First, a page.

With every aspect of daily life becoming more digitized and connected, the number of threats seeking to exploit this has grown exponentially. The ramifications of course vary, with attacks differing in terms of methods, scope, severity and more. However, a truly worrying trend has materialized in recent years with critical national infrastructure (CNI) becoming a hot target for cyber-criminals because of its importance to daily life and the economy. These attacks, which often target Operational Technology (OT) and Industrial Control Systems (ICS) range from modifying industrial processes through to disrupting them entirely.
Take for example the ransomware attack against shipping company Maersk that occurred in 2017. It disrupted operations at shipping terminals around the globe for weeks and cost the company up to $300m, even causing the largest cargo terminal at the Port of Los Angeles to shut down for a brief time. In this case, the attack affected not only the global supply chain, but highlighted a vulnerability in the company’s cyber resilience as the attackers used the NotPetya malware to exploit unpatched Microsoft Windows software.
According to a study by Bridewell Consulting, 86% of CNI organizations (across aviation, chemicals, energy, transport and water) in the UK have experienced a cyber-attack over the last year, with nearly a quarter (24%) experiencing between one and five successful attacks. A jarring number to say the least. Even more alarming was the fact that just over 90% of the UK IT decision makers surveyed in these sectors revealed that they experienced at least one successful attack in the same timeframe. Similarly, IBM reported a 2000% increase in cyber security incidents targeting OT in 2019, most of them involving Echobot IoT malware.
The interconnectedness of CNI is such that to truly be secure, you cannot simply focus on securing your own system, but need to instead consider everyone else in the chain too. This issue came to the fore during the pandemic when CISA issued an alert warning that malicious actors were targeting US healthcare. Following this, in the UK, the NCSC and partners ramped up their defenses. In particular, the Health & Social Care Network (HSCN) was brought under Protective DNS (PDNS), which helped secure an additional 950 HSCN organizations.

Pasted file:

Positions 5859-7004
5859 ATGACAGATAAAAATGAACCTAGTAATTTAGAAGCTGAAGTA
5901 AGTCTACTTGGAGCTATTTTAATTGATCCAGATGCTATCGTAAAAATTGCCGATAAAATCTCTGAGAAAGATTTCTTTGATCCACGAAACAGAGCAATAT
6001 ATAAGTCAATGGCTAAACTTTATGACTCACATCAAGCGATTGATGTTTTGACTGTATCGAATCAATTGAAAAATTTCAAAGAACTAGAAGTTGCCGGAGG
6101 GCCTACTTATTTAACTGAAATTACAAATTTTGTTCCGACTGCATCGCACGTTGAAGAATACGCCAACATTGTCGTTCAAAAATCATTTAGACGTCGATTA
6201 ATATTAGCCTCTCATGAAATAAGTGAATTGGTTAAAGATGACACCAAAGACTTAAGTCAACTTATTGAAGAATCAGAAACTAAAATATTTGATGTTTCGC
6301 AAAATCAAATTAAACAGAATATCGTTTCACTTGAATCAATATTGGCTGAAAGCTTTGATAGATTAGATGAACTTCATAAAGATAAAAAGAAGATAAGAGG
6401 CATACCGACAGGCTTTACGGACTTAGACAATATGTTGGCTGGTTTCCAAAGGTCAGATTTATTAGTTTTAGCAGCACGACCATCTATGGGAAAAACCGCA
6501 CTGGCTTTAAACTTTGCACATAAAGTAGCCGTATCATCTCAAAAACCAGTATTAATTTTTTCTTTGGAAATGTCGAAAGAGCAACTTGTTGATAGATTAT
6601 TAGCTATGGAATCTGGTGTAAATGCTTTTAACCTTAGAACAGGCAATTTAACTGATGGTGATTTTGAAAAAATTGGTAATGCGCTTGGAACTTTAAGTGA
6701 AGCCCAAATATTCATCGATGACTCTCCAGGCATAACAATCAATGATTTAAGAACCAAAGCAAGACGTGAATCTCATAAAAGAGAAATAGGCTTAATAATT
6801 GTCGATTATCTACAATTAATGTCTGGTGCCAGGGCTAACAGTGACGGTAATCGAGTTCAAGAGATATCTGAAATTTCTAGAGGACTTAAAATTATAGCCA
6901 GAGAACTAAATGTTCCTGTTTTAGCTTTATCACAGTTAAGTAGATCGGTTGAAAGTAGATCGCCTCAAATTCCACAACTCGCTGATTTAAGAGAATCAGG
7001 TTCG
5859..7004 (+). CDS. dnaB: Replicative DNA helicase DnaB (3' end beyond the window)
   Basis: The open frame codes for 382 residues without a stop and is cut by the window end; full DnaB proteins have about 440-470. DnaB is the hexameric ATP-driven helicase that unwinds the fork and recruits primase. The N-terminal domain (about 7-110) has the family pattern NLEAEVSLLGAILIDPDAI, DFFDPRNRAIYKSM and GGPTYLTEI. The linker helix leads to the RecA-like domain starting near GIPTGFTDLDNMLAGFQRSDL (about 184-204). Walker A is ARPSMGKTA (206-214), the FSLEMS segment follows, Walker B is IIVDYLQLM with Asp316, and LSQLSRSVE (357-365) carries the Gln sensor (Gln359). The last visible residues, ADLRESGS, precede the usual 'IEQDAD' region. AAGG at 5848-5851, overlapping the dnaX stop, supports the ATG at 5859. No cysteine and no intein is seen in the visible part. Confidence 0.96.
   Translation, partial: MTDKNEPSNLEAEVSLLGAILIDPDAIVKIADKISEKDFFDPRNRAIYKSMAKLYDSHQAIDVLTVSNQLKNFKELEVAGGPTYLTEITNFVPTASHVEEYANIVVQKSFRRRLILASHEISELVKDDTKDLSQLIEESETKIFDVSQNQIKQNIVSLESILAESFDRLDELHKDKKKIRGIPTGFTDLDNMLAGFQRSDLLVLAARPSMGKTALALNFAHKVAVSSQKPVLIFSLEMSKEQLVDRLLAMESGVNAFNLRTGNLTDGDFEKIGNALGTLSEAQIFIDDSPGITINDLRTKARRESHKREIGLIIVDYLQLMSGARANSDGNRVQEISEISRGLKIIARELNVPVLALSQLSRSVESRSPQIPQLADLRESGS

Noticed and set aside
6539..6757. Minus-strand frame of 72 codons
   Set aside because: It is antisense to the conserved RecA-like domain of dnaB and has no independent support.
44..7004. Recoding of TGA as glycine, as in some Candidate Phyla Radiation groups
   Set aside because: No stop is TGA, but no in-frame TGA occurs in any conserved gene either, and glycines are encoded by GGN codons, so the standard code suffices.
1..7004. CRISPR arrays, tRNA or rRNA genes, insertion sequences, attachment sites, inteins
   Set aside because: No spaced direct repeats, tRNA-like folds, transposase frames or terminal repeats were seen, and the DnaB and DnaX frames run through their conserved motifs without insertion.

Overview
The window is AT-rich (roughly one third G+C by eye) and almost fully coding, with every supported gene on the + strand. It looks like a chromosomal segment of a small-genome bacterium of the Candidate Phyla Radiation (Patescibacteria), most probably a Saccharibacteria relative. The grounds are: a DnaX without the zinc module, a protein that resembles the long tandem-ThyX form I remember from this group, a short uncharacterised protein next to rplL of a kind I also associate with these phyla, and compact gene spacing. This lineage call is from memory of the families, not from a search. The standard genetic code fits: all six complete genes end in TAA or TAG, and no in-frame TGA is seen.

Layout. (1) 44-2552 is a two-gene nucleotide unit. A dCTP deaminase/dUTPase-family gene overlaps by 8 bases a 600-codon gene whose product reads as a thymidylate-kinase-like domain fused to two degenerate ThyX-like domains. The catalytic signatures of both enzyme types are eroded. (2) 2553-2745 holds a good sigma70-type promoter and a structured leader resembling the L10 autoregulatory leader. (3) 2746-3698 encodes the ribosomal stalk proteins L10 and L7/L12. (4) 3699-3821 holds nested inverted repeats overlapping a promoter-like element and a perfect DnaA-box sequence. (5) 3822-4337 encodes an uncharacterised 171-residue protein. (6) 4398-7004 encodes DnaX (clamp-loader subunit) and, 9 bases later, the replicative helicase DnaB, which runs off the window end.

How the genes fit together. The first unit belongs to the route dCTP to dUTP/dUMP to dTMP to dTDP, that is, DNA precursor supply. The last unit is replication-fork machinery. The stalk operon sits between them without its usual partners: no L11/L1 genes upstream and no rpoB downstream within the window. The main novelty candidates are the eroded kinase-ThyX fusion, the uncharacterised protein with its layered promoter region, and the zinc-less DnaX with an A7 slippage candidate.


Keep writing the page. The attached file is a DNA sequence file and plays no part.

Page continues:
However, it’s not only public sector organizations that were targeted as part of the pandemic related cyber-attacks. PDNS was also used to protect the vaccine supply chain. This was part of the NCSC’s ACD (Active Cyber Defence) Broadening project – which was created in 2020 with the aim of expanding the impact of ACD beyond the public sector. A more cyber-resilient society – regardless of public or private – benefits everyone.
Another prime example of this is when the water supply in Oldsmar, Florida was almost poisoned after the systems of the water treatment facility were breached – potentially by a disgruntled employee. Were it not for the watchful eye of a plant operator who noticed the system implementing a large-scale increase in the amount of sodium hydroxide, otherwise known as lye, into the water supply, thousands of people in the town could have become severely ill.
In this incident, the third-party remote software was accessed. Technology might make our lives easier, but the nature of it also serves to highlight the potential dangers lurking in the cyber supply chain.
The supply chain risk was made evident for all after the discovery of the SolarWinds Orion software supply chain breach. With multiple types of organizations, from government and CNI to private organizations suffering the impact. In the UK, the PDNS – which has been a key cyber defense used by the NCSC for several years now – was the primary data source used by NCSC to help the UK public sector understand where it might be vulnerable and execute the appropriate mitigation tactics. This also provided reassurance to many core parts of the UK government that they were not affected.
These examples, alongside the continued demand for remote working as a result of the pandemic, the growth of IoT and Industry 4.0 show that the attack surface is becoming larger. To help stop these threats, we need to make it as difficult and as costly as possible to attack the UK’s CNI. One way to achieve this is through closer collaboration between governments and the private sector; sharing skills, information and best practices. This type of collaboration will enable organizations to benefit from a greater scale of information which they cannot reach on their own.
An approach such as this would strengthen and benefit all parties, as an effective cyber strategy going forward needs to account for protecting not only the infrastructure system itself, but the overall cyber supply chain that feeds into it. A chain is only as strong as its weakest link. The more we share intelligence and threat mitigation tactics, we can ensure that facilities are not siloed and benefit from collaborative defence. By pulling together in identifying new threats and where education needs to take place, the stronger all sides will be. The more we generate awareness, the sooner we can start taking the necessary steps towards creating a long-term change and a more robust cyber defense across our most critical industries.